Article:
Amidst all this, the oil and gas industry has visibly grown increasingly alarmed — about its own economic future. The scienceconnecting fossil fuels to climate change has never been more certain. And while the US has still failed to take the sorts of action that scientists say is necessary, businesses and their investors have been forced to increasingly consider the possibility that major efforts to slow the climate crisis through stronger greenhouse gas regulation — long on the horizon but never yet materialized — might arrive.

In recent years, oil industry leaders have sought to reassure investors that they have a plan even if the world starts to shift away from burning fossil fuels for energy and transportation. And their message to investors about the future for oil demand has found a central theme: more plastics.

A “Plastic Pillar”

This past year has brought massive disruptions for fossil fuel producers, who saw oil prices briefly dip far below $0 a barrel in some places amid pandemic lockdowns and witnessed ExxonMobil, once the king of blue chip stocks, unceremoniously bootedfrom the widely-watched Dow Jones Industrial Average.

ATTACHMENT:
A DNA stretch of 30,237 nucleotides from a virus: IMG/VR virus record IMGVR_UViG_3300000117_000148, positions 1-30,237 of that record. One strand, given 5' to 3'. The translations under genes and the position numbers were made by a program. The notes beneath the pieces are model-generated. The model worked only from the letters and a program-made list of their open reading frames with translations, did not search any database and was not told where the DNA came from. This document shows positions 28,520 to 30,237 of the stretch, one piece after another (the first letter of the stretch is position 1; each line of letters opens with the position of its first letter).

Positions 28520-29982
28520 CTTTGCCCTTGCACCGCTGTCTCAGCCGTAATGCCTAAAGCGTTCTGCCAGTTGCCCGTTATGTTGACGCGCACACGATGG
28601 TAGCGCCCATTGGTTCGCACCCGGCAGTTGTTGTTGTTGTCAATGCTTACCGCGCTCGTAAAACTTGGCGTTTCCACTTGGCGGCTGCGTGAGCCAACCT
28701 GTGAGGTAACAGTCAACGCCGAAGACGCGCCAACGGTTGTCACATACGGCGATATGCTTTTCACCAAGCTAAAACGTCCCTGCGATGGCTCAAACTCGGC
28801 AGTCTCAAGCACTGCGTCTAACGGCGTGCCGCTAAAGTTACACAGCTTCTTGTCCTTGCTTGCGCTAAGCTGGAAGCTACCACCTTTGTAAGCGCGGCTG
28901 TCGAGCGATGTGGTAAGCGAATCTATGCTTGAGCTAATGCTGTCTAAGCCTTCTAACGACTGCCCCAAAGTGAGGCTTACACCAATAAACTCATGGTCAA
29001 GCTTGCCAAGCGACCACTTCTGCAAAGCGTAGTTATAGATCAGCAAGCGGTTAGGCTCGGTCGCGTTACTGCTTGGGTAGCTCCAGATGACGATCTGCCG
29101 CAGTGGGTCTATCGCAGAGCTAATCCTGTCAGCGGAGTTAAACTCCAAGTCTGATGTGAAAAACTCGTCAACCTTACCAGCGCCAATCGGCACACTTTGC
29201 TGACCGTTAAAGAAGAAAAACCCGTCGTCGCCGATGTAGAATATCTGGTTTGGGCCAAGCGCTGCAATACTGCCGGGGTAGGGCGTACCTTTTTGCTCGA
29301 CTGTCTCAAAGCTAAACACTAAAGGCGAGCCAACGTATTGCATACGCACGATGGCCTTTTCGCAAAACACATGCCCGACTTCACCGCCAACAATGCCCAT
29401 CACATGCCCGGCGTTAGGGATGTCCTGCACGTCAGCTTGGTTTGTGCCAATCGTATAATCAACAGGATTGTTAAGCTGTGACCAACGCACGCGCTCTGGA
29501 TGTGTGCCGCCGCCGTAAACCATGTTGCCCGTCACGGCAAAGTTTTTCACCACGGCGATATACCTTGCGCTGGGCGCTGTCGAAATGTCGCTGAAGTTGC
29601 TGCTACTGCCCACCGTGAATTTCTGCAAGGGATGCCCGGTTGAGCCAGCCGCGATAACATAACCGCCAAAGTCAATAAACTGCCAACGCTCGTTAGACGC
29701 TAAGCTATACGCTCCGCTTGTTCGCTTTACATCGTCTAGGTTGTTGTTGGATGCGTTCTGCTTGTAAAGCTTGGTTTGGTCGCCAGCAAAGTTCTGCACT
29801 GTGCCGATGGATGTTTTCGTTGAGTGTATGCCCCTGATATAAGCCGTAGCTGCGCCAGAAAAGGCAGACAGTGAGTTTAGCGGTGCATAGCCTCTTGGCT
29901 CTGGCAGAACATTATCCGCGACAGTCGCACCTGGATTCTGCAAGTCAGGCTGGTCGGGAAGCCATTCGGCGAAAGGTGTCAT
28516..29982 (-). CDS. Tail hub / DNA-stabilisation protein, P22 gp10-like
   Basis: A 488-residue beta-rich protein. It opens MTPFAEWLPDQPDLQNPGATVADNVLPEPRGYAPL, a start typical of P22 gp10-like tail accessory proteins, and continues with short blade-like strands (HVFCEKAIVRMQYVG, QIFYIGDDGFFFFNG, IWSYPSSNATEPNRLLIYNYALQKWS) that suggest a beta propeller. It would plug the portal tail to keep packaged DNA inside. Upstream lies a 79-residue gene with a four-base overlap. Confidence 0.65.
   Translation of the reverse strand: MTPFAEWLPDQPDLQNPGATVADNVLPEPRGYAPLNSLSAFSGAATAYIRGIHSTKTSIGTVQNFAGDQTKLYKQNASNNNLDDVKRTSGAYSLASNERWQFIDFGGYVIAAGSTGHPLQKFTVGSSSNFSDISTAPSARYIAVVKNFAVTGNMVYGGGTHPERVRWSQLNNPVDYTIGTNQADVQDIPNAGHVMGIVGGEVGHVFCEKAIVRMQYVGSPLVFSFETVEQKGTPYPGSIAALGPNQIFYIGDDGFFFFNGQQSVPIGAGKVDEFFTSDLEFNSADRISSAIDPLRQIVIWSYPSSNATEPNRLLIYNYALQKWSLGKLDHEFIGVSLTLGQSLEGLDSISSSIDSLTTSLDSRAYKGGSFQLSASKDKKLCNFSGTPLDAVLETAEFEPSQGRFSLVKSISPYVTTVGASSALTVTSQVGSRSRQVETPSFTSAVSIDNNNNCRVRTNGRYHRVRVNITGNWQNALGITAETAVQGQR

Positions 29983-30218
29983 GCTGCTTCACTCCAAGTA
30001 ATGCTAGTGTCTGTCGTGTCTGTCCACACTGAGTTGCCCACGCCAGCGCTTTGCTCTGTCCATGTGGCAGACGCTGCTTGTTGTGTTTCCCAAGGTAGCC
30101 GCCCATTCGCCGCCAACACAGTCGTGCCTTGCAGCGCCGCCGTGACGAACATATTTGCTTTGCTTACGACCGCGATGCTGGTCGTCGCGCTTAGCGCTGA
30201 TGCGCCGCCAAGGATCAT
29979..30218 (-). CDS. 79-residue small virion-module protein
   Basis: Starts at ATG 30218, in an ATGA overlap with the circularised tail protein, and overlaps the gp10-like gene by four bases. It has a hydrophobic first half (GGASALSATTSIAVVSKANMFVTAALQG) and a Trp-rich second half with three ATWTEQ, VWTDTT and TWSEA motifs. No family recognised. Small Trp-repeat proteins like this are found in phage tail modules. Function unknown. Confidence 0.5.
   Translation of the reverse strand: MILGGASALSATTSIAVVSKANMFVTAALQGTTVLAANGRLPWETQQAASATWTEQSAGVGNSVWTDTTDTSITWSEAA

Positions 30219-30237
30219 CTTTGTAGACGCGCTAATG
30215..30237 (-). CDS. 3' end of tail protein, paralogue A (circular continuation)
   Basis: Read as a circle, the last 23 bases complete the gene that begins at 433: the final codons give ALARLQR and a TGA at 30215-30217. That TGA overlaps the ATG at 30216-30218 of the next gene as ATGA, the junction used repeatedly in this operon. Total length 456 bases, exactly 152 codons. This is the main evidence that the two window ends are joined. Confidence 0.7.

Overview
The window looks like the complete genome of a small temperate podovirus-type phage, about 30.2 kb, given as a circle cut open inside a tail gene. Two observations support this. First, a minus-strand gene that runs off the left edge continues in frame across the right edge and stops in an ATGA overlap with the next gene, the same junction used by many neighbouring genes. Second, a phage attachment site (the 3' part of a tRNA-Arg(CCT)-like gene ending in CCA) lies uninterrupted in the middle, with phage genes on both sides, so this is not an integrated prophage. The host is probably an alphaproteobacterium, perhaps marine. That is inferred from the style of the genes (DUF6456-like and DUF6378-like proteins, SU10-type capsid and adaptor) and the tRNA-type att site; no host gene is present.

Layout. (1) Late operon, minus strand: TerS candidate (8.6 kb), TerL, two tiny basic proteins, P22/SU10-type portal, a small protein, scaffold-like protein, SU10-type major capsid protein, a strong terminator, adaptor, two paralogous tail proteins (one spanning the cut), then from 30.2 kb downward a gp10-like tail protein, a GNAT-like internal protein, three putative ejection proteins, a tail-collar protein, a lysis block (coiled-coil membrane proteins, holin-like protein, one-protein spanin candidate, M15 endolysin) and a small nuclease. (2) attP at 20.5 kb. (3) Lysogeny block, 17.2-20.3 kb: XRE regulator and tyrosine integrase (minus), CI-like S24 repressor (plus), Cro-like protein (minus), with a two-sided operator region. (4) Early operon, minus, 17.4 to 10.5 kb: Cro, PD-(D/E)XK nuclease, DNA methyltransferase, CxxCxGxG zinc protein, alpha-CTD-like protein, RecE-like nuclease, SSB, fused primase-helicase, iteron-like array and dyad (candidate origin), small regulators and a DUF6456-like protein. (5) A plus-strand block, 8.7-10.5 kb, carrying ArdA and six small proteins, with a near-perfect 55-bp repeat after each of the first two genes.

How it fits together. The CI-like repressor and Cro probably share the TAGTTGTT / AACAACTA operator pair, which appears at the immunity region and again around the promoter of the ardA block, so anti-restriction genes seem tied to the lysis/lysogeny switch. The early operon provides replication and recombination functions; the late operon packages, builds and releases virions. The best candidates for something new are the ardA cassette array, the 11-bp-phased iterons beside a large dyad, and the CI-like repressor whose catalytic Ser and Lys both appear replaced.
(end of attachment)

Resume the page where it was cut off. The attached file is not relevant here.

The last decade saw US oil and gas production skyrocket — but the sector also underperformed the market eight out of the last nine years, according to industry analysts.

And going forward, the oil industry faces increasing doubts about demand for oil in the future because of an expected shift to electric vehicles. The gas side of the oil and gas industry also faces growing competition from renewable energy, which has gone from being the most expensive way to generate power to, in many cases, the cheapest.

But executives with major oil giants have said that even if oil demand grown dries up, they expect they’ll still be able to sell an increasing amount of their products as petrochemicals. “Unlike refining, and ultimately unlike oil, which will see a moment when the growth will stop, we actually don’t anticipate that with petrochemicals,” Andrew Brown, a Royal Dutch Shell official,told the San Antonio Express News in 2018.

This strategy, according to a report published this month by the Carbon Tracker Initiative, carries significant financial risks, putting $400 billion of petrochemical industry investments at risk of becoming stranded assets. That’s nearly an entire year’s revenue for the worldwide plastics industry, based on 2018 figures from the Plastics Industry Association, potentially down the drain.